Category Archives: storage


Storing Half-used Ingredients

Half Used Ingredients

Do you throw away half-used ingredients such as the remaining portions of a carrot, cabbage or a big plump tomato? There are easy ways to keep them fresh and use them later. Food waste is a huge problem in this country and many people do not plan how to store or use their leftovers.  This contributes to increased landfills, economic loss (you paid for that food didn’t you?) and a waste or resources.  Before putting those half-used ingredients in the trash, let’s learn how to keep them fresh.

(more…)

Canning…not That Kind

Recently I was invited to a canning event where I could learn about dry pack canning.  It was loud, fascinating, fun, and definitely a bit of work.

We assembled in the early evening at the warehouse.  We were instructed on the different stations on the assembly line and how to operate the machine (for those who were doing that).  We then all trooped over to the sinks to wash our hands and put on nets (two for the guys with beards), gloves and aprons.  Next we lined up in our spots along two different assembly lines.

The responsibilities were:

  1. opening the large containers that the dry goods were in
  2. filling the #10 cans almost to the top
  3. adding an oxygen absorber for long term storage
  4. running the machine to seal the lid
  5. labeling the cans
  6. checking the inventory
  7. boxing the cans. 

My spot was at the end of the line and my responsibilities went something like this:

  • write the date on the label
  • put the label on a can
  • check inventory to see how many of that particular can goes in a box
  • put the cans in the box
  • label the box
  • do it again

While the canner was running it was very loud in the warehouse and all conversation either stopped or was limited to the person standing next to you.  Otherwise it was not too noisy.  Although there was an occasional lull in the process as one part or another of the line got backed up, we spent a fairly solid couple of hours processing dry food.  While it was obvious that many of the others had done this before, they were very supportive of those of us who were new to the process.  Overall we still managed to be quite an efficient team and the lines moved along fairly smoothly.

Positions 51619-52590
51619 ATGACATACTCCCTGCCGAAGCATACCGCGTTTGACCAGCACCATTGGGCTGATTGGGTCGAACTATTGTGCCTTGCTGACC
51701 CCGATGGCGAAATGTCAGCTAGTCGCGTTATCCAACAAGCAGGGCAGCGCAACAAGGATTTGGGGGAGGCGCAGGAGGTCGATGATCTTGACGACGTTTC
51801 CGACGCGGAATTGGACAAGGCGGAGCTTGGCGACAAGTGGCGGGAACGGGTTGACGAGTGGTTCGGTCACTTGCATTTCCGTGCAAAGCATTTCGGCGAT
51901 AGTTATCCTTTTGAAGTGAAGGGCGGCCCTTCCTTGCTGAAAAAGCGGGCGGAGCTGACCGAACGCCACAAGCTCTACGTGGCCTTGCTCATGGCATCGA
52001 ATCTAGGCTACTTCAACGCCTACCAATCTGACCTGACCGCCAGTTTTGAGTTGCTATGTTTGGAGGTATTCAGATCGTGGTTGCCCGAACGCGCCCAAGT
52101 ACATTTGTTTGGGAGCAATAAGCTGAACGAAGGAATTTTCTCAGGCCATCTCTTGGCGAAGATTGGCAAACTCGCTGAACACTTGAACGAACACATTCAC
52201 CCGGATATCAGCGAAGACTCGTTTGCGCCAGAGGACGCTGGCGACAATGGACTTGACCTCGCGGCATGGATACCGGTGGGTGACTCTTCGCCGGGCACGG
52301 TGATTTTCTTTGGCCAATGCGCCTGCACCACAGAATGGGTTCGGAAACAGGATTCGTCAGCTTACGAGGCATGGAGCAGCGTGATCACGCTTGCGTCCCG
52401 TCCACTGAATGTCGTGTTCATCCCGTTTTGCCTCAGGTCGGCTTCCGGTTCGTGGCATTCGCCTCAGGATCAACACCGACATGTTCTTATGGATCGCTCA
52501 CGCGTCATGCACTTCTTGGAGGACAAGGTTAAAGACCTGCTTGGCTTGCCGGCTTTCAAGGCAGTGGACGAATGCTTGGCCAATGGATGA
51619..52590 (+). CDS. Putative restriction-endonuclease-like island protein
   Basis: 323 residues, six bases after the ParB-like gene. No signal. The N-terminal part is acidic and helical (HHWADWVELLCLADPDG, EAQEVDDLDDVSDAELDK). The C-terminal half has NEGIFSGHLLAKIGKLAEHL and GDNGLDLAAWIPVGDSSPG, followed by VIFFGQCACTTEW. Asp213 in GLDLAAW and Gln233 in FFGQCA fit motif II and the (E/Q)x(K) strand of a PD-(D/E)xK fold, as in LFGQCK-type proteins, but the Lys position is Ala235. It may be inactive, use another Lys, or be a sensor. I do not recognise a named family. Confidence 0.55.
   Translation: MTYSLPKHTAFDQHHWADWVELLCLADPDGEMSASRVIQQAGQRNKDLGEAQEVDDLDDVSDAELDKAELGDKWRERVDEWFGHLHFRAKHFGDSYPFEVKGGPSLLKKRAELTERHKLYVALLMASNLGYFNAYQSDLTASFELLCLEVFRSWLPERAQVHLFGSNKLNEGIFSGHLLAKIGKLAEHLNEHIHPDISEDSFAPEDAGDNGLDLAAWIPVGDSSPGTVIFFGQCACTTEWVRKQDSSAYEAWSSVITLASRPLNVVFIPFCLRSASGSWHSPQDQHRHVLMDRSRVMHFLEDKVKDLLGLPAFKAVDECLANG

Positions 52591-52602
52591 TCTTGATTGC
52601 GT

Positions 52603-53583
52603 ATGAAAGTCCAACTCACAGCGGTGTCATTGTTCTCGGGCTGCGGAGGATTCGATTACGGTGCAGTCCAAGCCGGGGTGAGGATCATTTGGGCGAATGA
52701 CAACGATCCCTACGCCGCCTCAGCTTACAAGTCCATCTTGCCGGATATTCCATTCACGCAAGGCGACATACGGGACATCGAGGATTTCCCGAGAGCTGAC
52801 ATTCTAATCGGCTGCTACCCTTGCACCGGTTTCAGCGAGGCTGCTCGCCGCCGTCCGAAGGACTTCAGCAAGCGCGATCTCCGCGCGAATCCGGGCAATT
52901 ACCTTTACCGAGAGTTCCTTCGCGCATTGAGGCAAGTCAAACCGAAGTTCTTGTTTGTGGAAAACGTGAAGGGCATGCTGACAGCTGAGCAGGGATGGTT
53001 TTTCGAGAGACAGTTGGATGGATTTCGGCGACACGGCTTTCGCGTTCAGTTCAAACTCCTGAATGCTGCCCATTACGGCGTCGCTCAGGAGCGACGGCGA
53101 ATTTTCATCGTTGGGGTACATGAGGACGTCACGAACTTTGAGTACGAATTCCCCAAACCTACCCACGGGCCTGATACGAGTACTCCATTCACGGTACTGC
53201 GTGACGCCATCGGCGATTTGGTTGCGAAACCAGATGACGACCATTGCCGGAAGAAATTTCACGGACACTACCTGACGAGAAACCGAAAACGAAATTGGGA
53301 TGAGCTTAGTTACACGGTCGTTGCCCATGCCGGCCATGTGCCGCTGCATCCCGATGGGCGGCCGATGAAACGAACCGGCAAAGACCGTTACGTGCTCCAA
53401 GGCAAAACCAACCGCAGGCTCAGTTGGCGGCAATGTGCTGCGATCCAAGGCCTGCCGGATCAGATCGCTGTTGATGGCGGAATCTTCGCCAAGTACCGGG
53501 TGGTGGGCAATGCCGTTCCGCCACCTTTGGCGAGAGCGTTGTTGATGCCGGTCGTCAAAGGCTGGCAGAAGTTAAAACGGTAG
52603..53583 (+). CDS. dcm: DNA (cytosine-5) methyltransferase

The items that we canned were:  rolled oats, rice, macaroni, dried apples, black beans, pinto beans, refried beans, non-instant milk powder, dried carrots, and dried onions.  I was fascinated to learn that the shelf life for these dry good in this type of can is quite long.  Some of these foods, because they are so dry, and with the use of an oxygen absorber, can last for up to 30 years in the can.

Many people use these dry goods as part of their pantry system, rotating the cans through as needed.  Instead of purchasing their dry goods in bags or boxes, they purchase them in cans which are vermin proof and watertight.  Other people purchase these items as a part of an emergency food storage system.

It was work, but it was also fun.  I had the opportunity to chat with a number of the people there and really enjoyed our conversations.  I also learned something new that I hadn’t known before.  Maybe next time I can run the canner.